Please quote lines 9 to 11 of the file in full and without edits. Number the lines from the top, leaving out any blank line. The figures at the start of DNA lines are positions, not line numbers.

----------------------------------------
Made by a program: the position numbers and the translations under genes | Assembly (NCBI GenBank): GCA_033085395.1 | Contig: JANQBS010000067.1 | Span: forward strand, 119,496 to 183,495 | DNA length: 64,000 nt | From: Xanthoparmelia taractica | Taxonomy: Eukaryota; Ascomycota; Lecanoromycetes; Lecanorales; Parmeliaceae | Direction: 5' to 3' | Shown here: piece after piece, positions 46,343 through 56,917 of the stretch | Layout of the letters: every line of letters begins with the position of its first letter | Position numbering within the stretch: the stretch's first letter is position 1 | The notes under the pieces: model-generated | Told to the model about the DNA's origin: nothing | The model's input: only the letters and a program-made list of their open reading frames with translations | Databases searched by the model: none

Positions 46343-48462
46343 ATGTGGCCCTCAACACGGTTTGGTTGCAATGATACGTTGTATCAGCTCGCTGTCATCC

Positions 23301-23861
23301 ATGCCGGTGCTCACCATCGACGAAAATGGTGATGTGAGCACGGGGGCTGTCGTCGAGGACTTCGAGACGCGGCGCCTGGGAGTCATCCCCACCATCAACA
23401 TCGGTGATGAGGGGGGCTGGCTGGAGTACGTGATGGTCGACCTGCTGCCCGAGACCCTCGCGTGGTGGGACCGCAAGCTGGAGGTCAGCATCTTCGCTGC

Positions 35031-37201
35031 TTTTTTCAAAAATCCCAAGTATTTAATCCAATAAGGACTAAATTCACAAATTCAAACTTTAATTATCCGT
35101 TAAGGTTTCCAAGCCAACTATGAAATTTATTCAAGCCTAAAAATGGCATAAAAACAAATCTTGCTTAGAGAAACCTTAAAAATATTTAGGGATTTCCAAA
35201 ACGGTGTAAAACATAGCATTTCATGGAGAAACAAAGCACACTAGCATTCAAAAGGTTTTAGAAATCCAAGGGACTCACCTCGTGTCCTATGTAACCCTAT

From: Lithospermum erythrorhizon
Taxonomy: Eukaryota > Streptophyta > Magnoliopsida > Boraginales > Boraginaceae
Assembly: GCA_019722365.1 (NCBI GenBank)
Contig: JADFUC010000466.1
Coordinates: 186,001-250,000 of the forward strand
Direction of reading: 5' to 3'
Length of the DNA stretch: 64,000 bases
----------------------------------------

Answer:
35101 TAAGGTTTCCAAGCCAACTATGAAATTTATTCAAGCCTAAAAATGGCATAAAAACAAATCTTGCTTAGAGAAACCTTAAAAATATTTAGGGATTTCCAAA
35201 ACGGTGTAAAACATAGCATTTCATGGAGAAACAAAGCACACTAGCATTCAAAAGGTTTTAGAAATCCAAGGGACTCACCTCGTGTCCTATGTAACCCTAT

From: Lithospermum erythrorhizon